Searching over 5,500,000 cases.

Buy This Entire Record For $7.95

Download the entire decision to receive the complete text, official citation,
docket number, dissents and concurrences, and footnotes for this case.

Learn more about what you receive with purchase of this case.

State v. Daino

Court of Appeals of Kansas

January 10, 2020

State of Kansas, Appellant,
Gianni Massimo Daino, Appellee.


         1. The failure to cross-appeal from an adverse decision by the district court generally bars the prevailing party from challenging the lower court's ruling on that issue.

         2. Section 15 of the Kansas Constitution Bill of Rights provides the same protection from unlawful government searches and seizures as does the Fourth Amendment to the United States Constitution.

         3. The State has the burden to prove by a preponderance of the evidence that a defendant's consent to search is valid.

         4. The standard for measuring the scope of a person's consent under the Fourth Amendment is that of objective reasonableness-what would a reasonable person have understood by the exchange between the officer and the person.

         5. Mere acquiescence to a claim of lawful authority is inadequate to show voluntary consent.

         6. A defendant may validly consent for officers to enter his or her apartment by responding nonverbally to the officers' request to enter by acts that are specific and unequivocal, such as by opening the door widely, stepping back, and making a sweeping gesture with his or her hand.

         7. Consent must be specific and unequivocal, but it need not be verbal. Consent may instead be granted through gestures or other indications of agreement, so long as they are comprehensible enough to a reasonable officer.

          Appeal from Johnson District Court; Thomas M. Sutherland, judge.

          Kendall Kaut and Jacob M. Gontesky, assistant district attorneys, Stephen M. Howe, district attorney, and Derek Schmidt, attorney general, for appellant.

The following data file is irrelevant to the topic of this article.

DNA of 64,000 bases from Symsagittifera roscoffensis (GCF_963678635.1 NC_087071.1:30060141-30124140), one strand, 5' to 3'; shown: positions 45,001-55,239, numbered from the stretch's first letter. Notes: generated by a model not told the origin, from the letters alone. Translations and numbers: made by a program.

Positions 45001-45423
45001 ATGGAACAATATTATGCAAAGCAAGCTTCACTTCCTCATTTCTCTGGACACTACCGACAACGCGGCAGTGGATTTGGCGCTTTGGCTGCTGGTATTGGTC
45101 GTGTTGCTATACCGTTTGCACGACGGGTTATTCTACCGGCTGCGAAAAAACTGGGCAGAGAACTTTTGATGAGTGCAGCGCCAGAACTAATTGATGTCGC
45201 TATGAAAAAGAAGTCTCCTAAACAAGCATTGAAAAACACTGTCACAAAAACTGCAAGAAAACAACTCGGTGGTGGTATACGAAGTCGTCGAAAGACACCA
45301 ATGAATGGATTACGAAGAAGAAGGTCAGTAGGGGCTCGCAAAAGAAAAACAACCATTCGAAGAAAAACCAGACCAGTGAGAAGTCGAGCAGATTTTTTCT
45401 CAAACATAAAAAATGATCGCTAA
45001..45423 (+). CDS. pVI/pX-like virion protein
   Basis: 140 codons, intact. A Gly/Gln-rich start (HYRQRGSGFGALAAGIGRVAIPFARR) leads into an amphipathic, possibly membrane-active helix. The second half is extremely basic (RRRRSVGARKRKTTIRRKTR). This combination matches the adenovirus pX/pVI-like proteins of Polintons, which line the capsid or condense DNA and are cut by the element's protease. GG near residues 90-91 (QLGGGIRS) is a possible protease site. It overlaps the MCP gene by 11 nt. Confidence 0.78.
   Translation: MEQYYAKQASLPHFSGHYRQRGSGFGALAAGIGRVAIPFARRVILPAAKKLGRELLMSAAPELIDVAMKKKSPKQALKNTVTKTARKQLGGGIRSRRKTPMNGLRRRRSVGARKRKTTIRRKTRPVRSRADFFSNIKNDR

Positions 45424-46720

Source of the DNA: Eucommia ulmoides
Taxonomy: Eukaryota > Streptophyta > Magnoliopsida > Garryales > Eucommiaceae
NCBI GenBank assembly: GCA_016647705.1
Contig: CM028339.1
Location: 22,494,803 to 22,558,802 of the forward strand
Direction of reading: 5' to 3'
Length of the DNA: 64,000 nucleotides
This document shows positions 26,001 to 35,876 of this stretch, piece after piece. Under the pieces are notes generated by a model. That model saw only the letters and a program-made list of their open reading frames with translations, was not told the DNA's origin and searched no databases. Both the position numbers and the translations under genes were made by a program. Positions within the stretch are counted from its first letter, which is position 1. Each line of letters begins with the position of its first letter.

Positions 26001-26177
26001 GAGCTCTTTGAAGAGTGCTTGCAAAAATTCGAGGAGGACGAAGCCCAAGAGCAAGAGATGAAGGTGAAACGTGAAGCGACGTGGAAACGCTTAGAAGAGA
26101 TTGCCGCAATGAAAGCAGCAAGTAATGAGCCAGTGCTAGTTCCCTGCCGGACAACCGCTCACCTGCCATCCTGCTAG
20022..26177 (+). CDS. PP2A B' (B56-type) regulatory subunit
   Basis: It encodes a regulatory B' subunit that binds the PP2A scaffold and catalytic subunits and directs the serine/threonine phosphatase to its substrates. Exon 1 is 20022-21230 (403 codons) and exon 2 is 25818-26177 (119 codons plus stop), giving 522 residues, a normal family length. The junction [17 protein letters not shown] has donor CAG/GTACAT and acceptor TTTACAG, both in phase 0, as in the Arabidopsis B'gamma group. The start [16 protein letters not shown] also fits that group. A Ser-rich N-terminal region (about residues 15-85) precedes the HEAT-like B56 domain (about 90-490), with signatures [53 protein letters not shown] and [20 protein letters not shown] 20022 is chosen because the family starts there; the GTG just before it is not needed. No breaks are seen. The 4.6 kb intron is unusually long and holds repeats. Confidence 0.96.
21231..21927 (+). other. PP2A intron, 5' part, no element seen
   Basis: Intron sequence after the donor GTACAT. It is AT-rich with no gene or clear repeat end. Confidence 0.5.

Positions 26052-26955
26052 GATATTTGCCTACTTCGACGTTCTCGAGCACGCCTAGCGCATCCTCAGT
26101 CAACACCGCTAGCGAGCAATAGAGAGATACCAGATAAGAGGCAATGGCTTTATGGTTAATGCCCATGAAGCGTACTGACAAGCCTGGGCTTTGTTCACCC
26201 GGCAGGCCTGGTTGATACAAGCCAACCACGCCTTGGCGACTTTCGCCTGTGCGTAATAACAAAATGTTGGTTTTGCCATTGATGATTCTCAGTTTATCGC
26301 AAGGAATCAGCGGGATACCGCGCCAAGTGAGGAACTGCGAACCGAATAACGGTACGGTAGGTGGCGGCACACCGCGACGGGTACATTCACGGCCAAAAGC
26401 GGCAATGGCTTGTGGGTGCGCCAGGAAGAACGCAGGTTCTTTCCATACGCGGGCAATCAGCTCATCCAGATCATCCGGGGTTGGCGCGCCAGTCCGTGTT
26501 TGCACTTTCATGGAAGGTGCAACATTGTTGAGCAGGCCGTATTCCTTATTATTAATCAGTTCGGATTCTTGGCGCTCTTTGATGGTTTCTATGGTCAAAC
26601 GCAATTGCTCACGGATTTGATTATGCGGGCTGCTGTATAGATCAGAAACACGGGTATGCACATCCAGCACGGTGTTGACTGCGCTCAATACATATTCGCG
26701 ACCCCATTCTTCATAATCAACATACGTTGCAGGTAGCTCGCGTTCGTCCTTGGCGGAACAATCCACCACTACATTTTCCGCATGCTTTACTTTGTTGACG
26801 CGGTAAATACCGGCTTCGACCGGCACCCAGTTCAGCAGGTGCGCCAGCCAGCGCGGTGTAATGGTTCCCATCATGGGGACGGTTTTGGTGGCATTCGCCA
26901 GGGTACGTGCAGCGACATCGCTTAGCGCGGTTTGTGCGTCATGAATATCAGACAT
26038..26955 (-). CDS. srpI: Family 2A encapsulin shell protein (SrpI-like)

Senanem D. Gizaw, of Johnson County Public Defender's Office, for appellee.

          Before Gardner, P.J., Buser, J., and Lahey, S.J.

          Gardner, J.

         This is the State's interlocutory appeal from the district court's suppression of evidence taken from Gianni Massimo Daino's apartment. The district court found that Daino's actions, in response to the officer's request to enter his apartment, would be found by a reasonable person to indicate his consent for the officers to enter. Yet the district court felt compelled by Kansas law to hold that Daino's acts were implied consent, which is not valid. We find that Daino's acts, whether labeled as express consent or implied consent, gave valid consent for officers to enter his apartment.

         Factual and Procedural Background

         The facts, as established at the suppression hearing, are not disputed. Olathe police officers were sent to investigate a narcotics odor in an apartment complex. Officers Robert McKeirnan and Kelly Smith responded in uniform and spoke with a male who told them that someone in unit 48 was partying and he could smell marijuana. Before the officers approached that unit, they could smell marijuana but could not tell where the smell was coming from. When the officers arrived at the door of unit 48, they knocked on the door but did not announce themselves. After about a minute, Daino, who was 18, answered the door and opened it 8-10 inches, enough to reveal a part of his body. The officers then noticed an overwhelming odor of fresh marijuana coming from inside Daino's apartment and that there had been a lot of smoking as well.